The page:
Climate change: 'Future proofing' forests to protect orangutans
A study has identified key tree species that are resilient to climate change and support critically endangered apes.
Planting them could help future proof rainforests, which are a key habitat for orangutans, according to the International Union for Conservation of Nature - IUCN.
Researchers surveyed 250 plants in Indonesia's Kutai National Park.
Over 1,000 orangutans are thought to inhabit the park, as well as other rare animals such as the Malayan sun bear.
"Selecting which species to plant is a significant contribution to restoring the health of this ecosystem," said study co-author Douglas Sheil.
"Of course, the reasons why forest cover was lost in the first place must also be addressed for reforestation efforts to succeed."
Kutai National Park is located on the east coast of Borneo Island, in the East Kalimantan province of Indonesia.
The forest faces threats from logging, fires and mining, and was once considered a conservation wasteland.
Efforts are underway to try to restore the habitat, which is home to more than a thousand plants, 80 mammals and 300 birds, including what is thought to be the largest population of orangutans in the province.
Anne Russon of York University, Ontario, said a drought in 2015 caused the deaths of many animals and trees.
Wildlife numbers are recovering slowly, she said, and studies like this one stand to contribute to nature conservation "by offering constructive methods for buffering the effects of climate change".
The study singled out two tree species for their resilience to fire, which are recommend for planting in buffer zones around fire prone areas:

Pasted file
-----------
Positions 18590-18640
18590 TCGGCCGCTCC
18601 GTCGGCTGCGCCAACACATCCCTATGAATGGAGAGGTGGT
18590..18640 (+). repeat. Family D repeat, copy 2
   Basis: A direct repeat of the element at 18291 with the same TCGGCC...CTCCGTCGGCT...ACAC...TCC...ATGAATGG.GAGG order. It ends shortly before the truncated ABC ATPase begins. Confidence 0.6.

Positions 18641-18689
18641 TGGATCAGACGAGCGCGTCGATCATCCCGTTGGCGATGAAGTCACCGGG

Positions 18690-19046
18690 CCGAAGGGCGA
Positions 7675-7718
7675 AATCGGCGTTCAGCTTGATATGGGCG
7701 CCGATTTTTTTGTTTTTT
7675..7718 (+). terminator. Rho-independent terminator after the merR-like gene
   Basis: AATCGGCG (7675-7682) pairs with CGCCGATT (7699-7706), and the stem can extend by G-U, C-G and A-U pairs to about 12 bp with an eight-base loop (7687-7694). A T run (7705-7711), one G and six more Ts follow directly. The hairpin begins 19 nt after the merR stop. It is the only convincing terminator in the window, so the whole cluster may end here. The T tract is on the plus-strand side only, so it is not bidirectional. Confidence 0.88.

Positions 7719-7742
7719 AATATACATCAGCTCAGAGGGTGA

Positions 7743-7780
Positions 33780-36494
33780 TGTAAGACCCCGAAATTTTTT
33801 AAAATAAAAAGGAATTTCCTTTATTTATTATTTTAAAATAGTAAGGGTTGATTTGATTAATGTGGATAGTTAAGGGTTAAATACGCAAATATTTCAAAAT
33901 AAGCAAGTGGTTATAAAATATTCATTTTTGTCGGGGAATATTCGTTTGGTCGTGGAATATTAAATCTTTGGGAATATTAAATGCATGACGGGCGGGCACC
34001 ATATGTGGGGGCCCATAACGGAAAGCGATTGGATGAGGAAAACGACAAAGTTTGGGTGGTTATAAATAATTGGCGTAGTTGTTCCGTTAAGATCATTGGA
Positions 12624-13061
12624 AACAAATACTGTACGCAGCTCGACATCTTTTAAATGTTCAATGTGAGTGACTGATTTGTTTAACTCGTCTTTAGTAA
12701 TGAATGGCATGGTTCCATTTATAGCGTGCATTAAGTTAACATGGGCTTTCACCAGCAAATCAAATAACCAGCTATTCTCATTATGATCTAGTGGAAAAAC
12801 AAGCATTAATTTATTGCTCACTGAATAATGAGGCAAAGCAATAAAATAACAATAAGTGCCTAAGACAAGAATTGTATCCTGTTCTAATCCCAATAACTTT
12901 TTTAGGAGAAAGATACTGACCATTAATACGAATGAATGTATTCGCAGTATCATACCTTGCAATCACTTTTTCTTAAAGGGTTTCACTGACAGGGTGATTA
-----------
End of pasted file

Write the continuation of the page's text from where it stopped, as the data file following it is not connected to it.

- A native palm, the Bendang
- The hardwood tree, the Ulin.
Seven plants that are likely to be climate resilient emerged as key food sources for orangutans. They include:
- Dracontomelon dao, a tropical canopy tree
- Kleinhovia hospita, an evergreen, tropical tree native to Indonesia, Malaysia and other parts of tropical Asia.
The report said these should be planted alongside vines the apes use for moving through the forest and trees they use for nesting, but far away from areas accessed by people.
"It will allow the trees and the habitat that orangutans rely on to survive into the future," said co-author, Dr Jamie Carr of the University of Leeds.
"It's an attempt to future proof the forest."
He acknowledged that forest restoration is not a simple task and involves many stakeholders, including the government and the mining companies who are required to carry out reforestation work.
Orangutans are the world's largest tree-climbing mammal - and Asia's only great ape.
They were once found across South East Asia, but today are confined to two islands, Borneo and Sumatra.
Their forest habitat is rapidly disappearing, putting their future in jeopardy.
The orangutans in Borneo and Sumatra are regarded as separate species.
There are thought to be around 54,000 orangutans in Borneo.
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